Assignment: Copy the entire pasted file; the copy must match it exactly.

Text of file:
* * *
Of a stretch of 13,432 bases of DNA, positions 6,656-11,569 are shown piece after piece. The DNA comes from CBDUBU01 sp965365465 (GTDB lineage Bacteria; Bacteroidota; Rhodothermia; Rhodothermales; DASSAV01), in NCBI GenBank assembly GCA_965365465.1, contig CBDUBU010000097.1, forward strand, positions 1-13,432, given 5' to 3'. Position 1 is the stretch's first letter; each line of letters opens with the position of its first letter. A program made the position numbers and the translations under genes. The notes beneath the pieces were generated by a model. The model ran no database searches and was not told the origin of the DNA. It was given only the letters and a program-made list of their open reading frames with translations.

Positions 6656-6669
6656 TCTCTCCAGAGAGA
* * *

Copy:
Of a stretch of 13,432 bases of DNA, positions 6,656-11,569 are shown piece after piece. The DNA comes from CBDUBU01 sp965365465 (GTDB lineage Bacteria; Bacteroidota; Rhodothermia; Rhodothermales; DASSAV01), in NCBI GenBank assembly GCA_965365465.1, contig CBDUBU010000097.1, forward strand, positions 1-13,432, given 5' to 3'. Position 1 is the stretch's first letter; each line of letters opens with the position of its first letter. A program made the position numbers and the translations under genes. The notes beneath the pieces were generated by a model. The model ran no database searches and was not told the origin of the DNA. It was given only the letters and a program-made list of their open reading frames with translations.

Positions 6656-6669
6656 TCTCTCCAGAGAGA